For the last 19 years, Amar Bhashar Cholochitro has effectively drawn in film lovers from all over the capital
The TSC premises of Dhaka University, decorated in festive colours and embellished with banners of timeless Bangla cinemas, became a haven for film enthusiasts throughout the five-day-long festival Amar Bhashar Cholochitro 1426, organized by Dhaka University Film Society (DUFS).
Students waiting enthusiastically in long queues to buy film tickets was a common sight for the past few days at TSC. When the seats became filled, they often took to the floor of the venue without hesitation. And 'House Full' signs were regularly seen hanging from the entrance door.
The festival began on February 9 and concluded on February 13.
Anjan Dutt pays a visit
Renowned film-maker and musician Anjan Dutt attended the screening of his film Finally, Bhalobasha on the fourth day of the festival.
People from all ages, especially youngsters swarmed the TSC premises to get a glimpse of the legend. He engaged in intimate discussion sessions with his fans and kept them on the edge of their seats. A wave of silence occasionally washed over them as they intently listened to Dutt sharing insights about his craft.
Organizers of this festival must have taken pride in these brief moments of beauty, and rightly so.
Leading the film society movement
For the last 19 years, Amar Bhashar Cholochitro has effectively drawn in film lovers from all over the capital. DUFS has managed to provide a platform where artists and fans have the opportunity to engage in meaningful conversations about the colourful realm of cinema. This year was no different.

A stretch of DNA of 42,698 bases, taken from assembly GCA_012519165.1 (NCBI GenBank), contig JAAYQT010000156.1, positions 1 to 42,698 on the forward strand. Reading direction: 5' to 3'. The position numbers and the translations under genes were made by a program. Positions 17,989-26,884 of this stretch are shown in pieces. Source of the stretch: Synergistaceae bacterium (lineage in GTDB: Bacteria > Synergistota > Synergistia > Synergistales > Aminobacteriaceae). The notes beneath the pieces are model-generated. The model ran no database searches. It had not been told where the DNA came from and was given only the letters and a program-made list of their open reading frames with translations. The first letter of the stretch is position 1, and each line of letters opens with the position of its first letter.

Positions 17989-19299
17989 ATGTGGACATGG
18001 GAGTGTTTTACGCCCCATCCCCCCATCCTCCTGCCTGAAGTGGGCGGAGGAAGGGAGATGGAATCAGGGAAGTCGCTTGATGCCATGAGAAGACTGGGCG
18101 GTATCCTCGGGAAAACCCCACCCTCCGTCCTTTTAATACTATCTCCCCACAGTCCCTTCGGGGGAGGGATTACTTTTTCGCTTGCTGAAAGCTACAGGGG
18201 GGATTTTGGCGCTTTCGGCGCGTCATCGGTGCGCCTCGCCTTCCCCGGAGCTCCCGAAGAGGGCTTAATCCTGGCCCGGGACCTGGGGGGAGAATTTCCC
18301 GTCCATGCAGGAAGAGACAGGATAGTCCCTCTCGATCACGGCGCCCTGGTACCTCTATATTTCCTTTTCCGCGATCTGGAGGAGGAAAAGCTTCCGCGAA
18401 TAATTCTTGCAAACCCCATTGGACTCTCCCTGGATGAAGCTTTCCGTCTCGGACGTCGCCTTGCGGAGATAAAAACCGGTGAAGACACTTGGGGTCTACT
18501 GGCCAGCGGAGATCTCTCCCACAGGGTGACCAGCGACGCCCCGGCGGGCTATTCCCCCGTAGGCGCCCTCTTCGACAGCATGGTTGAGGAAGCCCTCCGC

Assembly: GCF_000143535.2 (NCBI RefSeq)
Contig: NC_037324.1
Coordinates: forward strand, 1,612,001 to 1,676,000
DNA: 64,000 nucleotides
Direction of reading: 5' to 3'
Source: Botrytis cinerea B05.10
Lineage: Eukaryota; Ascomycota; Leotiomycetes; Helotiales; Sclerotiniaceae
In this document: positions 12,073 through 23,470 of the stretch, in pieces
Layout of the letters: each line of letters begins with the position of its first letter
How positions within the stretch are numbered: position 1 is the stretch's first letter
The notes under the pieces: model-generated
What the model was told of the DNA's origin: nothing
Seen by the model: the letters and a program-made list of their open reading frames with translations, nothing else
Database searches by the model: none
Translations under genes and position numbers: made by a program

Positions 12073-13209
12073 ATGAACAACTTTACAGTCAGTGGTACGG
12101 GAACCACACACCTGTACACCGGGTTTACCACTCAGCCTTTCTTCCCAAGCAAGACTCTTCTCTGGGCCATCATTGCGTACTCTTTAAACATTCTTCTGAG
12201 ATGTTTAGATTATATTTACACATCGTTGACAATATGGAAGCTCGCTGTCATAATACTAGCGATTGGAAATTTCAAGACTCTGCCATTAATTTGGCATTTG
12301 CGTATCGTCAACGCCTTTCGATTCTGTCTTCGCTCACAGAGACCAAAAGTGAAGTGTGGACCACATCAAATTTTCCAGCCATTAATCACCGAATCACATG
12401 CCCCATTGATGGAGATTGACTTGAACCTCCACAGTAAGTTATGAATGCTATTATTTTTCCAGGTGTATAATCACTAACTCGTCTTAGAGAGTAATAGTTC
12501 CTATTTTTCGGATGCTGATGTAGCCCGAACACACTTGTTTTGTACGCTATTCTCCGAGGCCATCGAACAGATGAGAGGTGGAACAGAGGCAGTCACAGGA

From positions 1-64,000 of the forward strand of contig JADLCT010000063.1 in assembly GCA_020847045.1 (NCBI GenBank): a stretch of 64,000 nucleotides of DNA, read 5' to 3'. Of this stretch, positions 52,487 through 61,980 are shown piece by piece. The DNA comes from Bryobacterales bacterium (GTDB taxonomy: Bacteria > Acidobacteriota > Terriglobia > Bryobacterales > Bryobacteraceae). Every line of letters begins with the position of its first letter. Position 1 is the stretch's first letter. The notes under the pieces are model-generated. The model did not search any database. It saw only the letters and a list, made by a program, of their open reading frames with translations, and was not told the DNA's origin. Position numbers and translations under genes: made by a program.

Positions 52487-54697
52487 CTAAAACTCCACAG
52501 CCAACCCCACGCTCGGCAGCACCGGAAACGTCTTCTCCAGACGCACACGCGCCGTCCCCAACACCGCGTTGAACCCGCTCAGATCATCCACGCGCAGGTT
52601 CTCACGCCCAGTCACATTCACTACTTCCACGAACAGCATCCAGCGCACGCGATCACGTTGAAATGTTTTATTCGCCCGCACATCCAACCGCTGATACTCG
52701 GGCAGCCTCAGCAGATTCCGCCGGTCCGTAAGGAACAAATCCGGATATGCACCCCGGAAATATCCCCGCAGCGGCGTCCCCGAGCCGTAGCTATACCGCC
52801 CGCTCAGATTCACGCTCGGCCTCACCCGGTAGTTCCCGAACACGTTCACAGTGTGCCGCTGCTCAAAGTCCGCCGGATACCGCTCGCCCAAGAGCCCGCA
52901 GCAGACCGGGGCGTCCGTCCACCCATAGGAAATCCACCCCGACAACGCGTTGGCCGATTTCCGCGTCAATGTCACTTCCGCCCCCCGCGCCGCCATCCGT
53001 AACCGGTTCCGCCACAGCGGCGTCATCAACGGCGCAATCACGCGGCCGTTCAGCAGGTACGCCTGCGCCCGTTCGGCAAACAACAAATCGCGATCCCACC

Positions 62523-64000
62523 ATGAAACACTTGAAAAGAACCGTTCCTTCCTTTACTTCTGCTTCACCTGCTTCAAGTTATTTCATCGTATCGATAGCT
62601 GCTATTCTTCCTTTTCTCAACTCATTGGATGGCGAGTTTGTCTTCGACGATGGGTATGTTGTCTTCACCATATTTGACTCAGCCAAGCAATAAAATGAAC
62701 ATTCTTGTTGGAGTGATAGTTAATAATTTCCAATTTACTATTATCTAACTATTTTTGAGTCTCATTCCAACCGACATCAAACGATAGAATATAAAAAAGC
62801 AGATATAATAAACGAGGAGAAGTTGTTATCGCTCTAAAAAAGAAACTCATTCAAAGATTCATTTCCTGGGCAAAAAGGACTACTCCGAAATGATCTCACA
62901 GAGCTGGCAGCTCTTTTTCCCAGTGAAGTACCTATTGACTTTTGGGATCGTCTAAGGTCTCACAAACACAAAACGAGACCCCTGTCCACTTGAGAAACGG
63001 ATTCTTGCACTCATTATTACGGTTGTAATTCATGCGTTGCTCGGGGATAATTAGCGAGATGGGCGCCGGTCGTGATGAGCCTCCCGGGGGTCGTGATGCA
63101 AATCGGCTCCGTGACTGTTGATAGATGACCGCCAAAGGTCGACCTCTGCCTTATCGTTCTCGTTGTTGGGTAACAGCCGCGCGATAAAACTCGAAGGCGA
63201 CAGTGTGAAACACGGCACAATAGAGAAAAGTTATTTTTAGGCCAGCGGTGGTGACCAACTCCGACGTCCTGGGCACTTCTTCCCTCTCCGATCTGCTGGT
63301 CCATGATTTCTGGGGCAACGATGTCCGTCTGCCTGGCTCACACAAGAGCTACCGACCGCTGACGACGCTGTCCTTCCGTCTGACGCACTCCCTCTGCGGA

Zafar, a cast member of Keyamat Theke Keyamat, was present at multiple screenings. He said:
"My life is busy as it is. But I keep coming back even at this age only to watch crowds cheering for Bangla cinema, and that sight alone encourages me to go on as an artist."
During the inauguration event, the President of the Federation of Film Societies in Bangladesh Lailun Nahar Sammi said: "Festivals like Amar Bhashar Cholochitro serve no special business interests. If we want to revive our film industry, this is the direction we need to take.
"I have been a part of the film society movement since the '60s. And I can't tell you how proud I am to see DUFS leading our fight for the soul of Bangla cinema."
Selim, a middle-aged water-seller in shabby clothes, was seen attending all the film screenings. When the organizers tried to give him free passes, he politely rejected the offer saying, "Cinema is what ruined my life, but it also saved me for more than once. The least I can do now is buy the tickets just like everyone else."
Witnessing a university-based film society organizing large-scale festivals, breaking boundaries and tirelessly advancing the film movement in Bangladesh out of today's stalemate has been nothing short of a miracle.
Celebration of Bangla Cinema
From February 9-13, festival-goers were seen rushing in droves to catch the screenings. An air of nostalgia permeated TSC as film lovers came together to celebrate Bangla cinema. Inside the auditorium, all eyes set on the big screens were brimming with joy.
While talking about his love-hate relationship with Hollywood, Sean Penn once famously said:
"The girl I fell in love with was going into a movie theatre in the dark with strangers and seeing something that might last forever."
Penn has of course outgrown that love. What about us?
It seems safe to say that we are long past the heyday of Bangla cinema. But festivals like Amar Bhashar Cholochitro serve as powerful reminders that our once vibrant film industry spawned an astonishing number of remarkable films, that our cinema history is immensely rich and that the love we have for dark theatres filled with strangers is very much worth holding onto even today.